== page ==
Nursing homes take Medicare ratings hit for understaffing, lax recordkeeping

Nearly 1,400 of the nation's nursing homes — or 1 in 11 — have received lower Medicare star ratings for inadequate staffing levels, reports Kaiser Health News.

Nursing homes with lowered ratings did not have enough registered nurses or did not provide payroll data showing they met requirements for nursing coverage, the report states, citing federal records released last week.

Medicare recently implemented a new approach to calculating average staffing ratings at nursing homes, as required by the ACA. Medicare payroll records now provide data on staffing levels at nursing homes. Previously, such evaluations had been based on unverified, self-reported data from facilities.

A recent KHN analysis showed 25 percent of nursing homes submitting payroll records did not report registered nurses at work during October, November and December 2017. Federal officials do not require a minimum resident-to-staff ratio at nursing homes, but they do require facilities to have a registered nurse for eight hours daily and a licensed nurse around the clock, according to the report.

Overall, 1,387 of 15,616 U.S. skilled nursing facilities received one star out of a possible five from CMS for staffing on July 25, KHN's analysis of the latest Medicare data showed. Medicare said the facilities did not have a registered nurse for "a high number of days" over three months, provided unverifiable data or failed to provide their payroll data, according to KHN.

David Grabowski, a professor of healthcare policy at Boston-based Harvard Medical School, told the publication the Medicare action on nursing home star ratings for staffing represents "a real positive that they actually are taking the payroll-based system seriously, that they're using it to punish those nursing homes that either aren't reporting staffing or those that are below the federal limit."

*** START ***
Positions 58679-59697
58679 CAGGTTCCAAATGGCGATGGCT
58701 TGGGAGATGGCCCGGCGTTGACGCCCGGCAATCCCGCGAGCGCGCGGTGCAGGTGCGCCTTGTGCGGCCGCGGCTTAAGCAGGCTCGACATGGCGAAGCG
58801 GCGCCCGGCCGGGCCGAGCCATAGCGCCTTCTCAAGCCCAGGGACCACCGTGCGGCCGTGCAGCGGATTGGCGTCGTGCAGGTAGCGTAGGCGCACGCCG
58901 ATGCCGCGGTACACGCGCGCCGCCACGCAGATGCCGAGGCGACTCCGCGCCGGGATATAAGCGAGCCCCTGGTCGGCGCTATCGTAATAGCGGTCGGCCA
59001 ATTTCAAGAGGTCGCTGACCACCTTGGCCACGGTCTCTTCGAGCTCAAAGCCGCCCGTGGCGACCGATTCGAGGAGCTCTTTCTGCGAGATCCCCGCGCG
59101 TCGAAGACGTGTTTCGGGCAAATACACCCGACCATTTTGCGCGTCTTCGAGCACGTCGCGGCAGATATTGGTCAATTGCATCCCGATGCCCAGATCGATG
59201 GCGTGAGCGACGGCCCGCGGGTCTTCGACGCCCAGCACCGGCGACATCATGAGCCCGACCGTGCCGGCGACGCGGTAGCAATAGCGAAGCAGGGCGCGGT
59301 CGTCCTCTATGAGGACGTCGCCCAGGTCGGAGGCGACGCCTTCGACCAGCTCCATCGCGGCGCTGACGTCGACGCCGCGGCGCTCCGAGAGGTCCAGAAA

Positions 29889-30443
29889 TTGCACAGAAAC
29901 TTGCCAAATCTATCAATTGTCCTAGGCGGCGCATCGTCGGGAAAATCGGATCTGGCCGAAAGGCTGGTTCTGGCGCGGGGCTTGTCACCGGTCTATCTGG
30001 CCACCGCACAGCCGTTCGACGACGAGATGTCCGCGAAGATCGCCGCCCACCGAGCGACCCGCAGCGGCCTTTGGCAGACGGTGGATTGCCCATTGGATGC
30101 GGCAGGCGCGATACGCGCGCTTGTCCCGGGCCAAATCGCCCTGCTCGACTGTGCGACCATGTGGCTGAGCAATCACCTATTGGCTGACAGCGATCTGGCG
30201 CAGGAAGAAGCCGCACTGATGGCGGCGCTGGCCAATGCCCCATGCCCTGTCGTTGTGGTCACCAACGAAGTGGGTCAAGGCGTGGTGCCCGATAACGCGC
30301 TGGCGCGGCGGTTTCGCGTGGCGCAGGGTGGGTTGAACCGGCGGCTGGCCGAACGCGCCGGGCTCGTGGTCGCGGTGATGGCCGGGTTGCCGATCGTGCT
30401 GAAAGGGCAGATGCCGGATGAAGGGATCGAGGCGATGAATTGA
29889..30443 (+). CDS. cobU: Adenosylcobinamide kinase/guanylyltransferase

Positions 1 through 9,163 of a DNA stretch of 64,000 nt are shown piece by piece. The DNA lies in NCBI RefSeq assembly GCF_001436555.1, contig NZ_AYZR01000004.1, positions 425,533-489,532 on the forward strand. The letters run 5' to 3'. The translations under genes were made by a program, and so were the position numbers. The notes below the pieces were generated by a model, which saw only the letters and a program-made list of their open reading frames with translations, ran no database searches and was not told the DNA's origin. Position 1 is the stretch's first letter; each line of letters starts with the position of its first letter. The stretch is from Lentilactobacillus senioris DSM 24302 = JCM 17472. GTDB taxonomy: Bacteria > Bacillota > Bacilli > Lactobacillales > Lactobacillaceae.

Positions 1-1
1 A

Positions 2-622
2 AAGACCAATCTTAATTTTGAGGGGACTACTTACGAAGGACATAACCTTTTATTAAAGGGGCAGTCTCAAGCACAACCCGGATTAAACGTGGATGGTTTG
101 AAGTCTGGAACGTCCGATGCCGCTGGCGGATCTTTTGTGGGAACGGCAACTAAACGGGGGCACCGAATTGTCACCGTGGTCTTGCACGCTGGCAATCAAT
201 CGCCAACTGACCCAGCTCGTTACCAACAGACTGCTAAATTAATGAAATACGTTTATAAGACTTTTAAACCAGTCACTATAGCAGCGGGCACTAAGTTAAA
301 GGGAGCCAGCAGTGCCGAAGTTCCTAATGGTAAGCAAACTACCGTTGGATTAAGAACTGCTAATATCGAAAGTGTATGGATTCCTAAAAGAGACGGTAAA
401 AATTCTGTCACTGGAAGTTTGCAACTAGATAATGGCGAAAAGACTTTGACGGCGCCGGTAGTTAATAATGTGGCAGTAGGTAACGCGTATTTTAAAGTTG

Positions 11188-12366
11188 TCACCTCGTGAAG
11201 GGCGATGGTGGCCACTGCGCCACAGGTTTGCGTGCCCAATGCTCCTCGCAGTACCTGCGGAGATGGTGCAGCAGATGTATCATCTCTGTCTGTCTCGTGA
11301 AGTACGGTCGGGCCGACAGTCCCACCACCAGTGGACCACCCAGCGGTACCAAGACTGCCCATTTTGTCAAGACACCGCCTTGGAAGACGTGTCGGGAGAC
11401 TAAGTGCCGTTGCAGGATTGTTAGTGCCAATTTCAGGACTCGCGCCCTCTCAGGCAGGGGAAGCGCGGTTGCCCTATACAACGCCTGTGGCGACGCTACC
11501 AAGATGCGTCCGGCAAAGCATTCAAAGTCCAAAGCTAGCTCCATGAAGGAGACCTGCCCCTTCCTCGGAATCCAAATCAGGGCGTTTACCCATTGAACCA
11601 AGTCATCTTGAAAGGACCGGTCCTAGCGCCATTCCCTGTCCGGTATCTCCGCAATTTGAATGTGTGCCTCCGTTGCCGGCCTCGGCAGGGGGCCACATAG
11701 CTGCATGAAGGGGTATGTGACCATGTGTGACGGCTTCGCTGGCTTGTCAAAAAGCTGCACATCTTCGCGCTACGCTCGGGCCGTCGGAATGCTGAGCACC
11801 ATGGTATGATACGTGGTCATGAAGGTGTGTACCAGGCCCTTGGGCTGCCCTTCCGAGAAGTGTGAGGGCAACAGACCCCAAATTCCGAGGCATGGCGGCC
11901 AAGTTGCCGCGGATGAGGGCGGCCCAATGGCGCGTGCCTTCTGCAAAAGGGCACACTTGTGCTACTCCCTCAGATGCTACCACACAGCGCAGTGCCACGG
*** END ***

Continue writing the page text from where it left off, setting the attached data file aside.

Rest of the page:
Katie Smith Sloan, president of LeadingAge, a Washington, D.C.-based association of aging services providers, expressed disappointment in Medicare's action and cited a workforce shortage as the primary contributing factor.

"Our members are battling on multiple fronts to recruit and retain all types of qualified staff, and nurses in particular," she told KHN.

According to the report, CMS acknowledged challenges with reporting data for salaried staff in the payroll system, which focuses on reporting hourly work, but said nursing homes were notified in April of potential downgrades if they showed no registered nurses on the clock.

Read the full KHN report here.

 

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